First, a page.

…Zupco, NRZ in huge debt
AUDITOR-GENERAL Mildred Chiri has questioned the going concern status of four parastatals whose current liabilities exceed current assets and have been incurring losses running into millions of dollars over the years.
In her latest audit report on State Enterprises and Parastatals, Chiri flagged the Zimbabwe United Passenger Company (Zupco), Powertel Communications (Private) Limited, the National Railways of Zimbabwe (NRZ) and TelOne as loss making and highly indebted government-owned companies whose viability remains in doubt.
The Auditor-General said NRZ has been incurring substantial losses for over 10 years owing to sub-economic operating capacity, antiquated equipment and high provisions for doubtful debtors.
“Included in the inventories balance are spares for rail infrastructure and locomotives totaling ZW$ 698 537 547 (2019: ZW$ 664 634 384). These spares are for antiquated, decommissioned equipment and rail infrastructure. The company has antiquated operating equipment and has been forced to rely on locomotives
leased from third parties. All the lease contracts for the locomotives are denominated in United Stated dollars. This exposes NRZ to significant foreign currency losses,” Chiri said in her report.
“Loans totalling ZW$1 065 261 426 (2019: ZW$1 179 211 868 were overdue,” the report said.
It also emerged that the railway company is owing its current and former employees millions of dollars in salaries and benefits.
“The National Railways of Zimbabwe Pension Fund had a deficit of ZW$383 million, according to the 2020 draft actuarial valuation report done by independent consultants. The company fully provided for this deficit in the accounts. However, the company has no financial resources to pay the Pension Fund ZW$526 542 152 that was due at the end of the financial year comprising of: outstanding company and employee pension contributions ZW$ 143 452 013 and accrual for pension deficit ZW$383 090 139.”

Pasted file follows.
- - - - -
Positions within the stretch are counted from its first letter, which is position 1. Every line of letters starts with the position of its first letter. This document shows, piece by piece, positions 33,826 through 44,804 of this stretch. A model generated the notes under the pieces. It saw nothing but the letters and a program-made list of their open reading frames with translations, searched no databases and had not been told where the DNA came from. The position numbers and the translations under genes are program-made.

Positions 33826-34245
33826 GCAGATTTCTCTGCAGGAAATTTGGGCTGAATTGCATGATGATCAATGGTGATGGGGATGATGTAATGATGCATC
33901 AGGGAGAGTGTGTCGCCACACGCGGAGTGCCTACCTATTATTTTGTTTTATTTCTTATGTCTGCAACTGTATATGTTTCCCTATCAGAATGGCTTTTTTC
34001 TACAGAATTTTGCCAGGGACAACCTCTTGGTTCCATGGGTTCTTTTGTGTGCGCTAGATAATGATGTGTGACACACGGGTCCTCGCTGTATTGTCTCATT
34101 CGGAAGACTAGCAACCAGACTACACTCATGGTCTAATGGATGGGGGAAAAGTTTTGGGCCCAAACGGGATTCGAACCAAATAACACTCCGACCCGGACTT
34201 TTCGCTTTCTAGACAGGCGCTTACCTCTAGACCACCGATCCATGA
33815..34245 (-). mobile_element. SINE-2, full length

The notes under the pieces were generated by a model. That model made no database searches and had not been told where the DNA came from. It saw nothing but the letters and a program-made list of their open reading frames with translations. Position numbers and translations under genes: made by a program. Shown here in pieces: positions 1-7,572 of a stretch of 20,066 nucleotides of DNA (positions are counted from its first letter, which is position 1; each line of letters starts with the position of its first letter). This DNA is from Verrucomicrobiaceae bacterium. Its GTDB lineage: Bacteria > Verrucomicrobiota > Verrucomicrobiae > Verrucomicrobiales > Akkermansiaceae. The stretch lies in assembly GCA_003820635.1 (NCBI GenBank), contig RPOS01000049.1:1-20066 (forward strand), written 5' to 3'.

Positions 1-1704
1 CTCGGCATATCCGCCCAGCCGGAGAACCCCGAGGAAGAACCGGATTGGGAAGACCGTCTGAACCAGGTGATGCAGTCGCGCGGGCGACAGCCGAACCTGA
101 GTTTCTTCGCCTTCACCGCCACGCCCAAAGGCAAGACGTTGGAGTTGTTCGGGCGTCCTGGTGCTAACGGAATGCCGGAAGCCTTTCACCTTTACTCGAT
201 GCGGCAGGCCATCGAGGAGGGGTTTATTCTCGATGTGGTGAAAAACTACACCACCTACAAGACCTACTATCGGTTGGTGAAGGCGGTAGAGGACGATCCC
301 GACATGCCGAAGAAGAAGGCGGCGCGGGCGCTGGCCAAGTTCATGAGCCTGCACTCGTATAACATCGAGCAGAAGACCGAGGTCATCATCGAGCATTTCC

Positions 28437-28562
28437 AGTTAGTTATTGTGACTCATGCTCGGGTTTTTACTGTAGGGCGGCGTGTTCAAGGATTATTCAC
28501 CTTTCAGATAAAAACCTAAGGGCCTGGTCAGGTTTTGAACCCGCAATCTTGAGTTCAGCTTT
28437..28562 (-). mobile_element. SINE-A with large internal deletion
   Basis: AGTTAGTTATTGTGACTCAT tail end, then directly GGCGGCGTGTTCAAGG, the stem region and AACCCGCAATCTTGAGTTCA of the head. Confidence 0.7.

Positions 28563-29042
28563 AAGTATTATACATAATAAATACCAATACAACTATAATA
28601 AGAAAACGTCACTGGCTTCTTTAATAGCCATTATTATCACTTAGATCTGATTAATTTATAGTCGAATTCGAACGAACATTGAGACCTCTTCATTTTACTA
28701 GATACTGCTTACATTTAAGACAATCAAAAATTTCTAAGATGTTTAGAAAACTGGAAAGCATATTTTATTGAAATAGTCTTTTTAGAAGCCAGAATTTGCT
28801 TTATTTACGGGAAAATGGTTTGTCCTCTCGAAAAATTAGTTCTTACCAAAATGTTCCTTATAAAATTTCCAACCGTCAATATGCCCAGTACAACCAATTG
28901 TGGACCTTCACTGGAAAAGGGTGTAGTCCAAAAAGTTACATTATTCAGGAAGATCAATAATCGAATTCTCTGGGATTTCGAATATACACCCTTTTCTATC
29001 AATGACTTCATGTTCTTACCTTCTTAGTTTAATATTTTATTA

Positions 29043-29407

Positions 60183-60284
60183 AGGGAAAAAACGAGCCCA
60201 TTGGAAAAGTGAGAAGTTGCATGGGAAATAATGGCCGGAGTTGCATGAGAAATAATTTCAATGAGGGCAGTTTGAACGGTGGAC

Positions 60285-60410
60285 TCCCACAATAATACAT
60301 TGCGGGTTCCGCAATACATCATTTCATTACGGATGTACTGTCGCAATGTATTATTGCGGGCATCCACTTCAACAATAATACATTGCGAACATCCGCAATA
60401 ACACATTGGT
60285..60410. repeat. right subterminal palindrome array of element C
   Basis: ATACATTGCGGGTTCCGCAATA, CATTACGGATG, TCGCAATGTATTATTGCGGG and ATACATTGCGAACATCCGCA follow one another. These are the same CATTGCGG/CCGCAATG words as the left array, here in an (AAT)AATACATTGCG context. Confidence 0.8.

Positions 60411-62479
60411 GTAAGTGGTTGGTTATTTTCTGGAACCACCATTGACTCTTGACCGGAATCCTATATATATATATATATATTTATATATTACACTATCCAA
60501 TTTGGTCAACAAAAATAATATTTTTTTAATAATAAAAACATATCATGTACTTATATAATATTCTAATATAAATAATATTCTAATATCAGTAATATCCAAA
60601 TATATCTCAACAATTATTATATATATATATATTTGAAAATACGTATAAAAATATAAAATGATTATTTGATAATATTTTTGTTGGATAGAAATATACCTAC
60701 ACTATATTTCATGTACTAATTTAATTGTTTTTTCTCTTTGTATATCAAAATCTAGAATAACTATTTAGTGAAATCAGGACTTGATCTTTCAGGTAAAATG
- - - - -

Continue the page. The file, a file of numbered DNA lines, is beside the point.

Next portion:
On Powertel Communications (Private) Limited, a wholly owned subsidiary of Zesa Holdings with the core business of providing information communication tchnology connectivity services, Chiri said the firm was incurring losses and the conditions it was operating in cast into doubt its ability to continue operating.
“These conditions indicate the existence of a material uncertainty that may cast significant doubt on the company’s ability to continue operating as a going concern,” the report said.
On TelOne, Chiri said: “The entity has significant legacy loans and borrowings amounting to ZW$46 066 757 523 (2019: ZW$41 604 029 684) principal plus interest accruals. The fixed-term borrowings approached maturity without realistic prospects of renewal or repayment. These conditions indicate that a material uncertainty exists that may cast significant doubt about the company’s ability to continue as a going concern.”
The company had long outstanding foreign creditors which amounted to US$18 586 005 as at December 31, 2020 and 75% of these creditors were overdue with more than 120 days.
“On enquiry with management it was highlighted that the ability to settle international creditors had been hampered by lack of access to foreign currency,” the report said.
Chiri also questioned Zupco’s ability to continue because of the company’s current liabilities that are currently exceeding current assets by ZW$81 972 013 (2018: ZW$92 749 521), the significant gross loss of ZW$ 372 507 428(2018 loss: ZW$ 1 572 805) which she said exposes the company to potential liquidity risk.
“The operating loss before government subsidies of ZW$ 529 578 042 (2018: Nil) was ZW$439 985 816 (2018: ZW$19 975 026). This loss is mainly due to the fact that the company is charging sub-economic passenger fares. This indicates that the company is currently dependent on government subsidy for its operational viability.”
“The company also relies on leased buses from bus operators and on 31 December 2019 the company’s lease liability was ZW$328 269 566 (2018: Nil). The company faces a potential liquidity risk with regard to its lease liabilities.”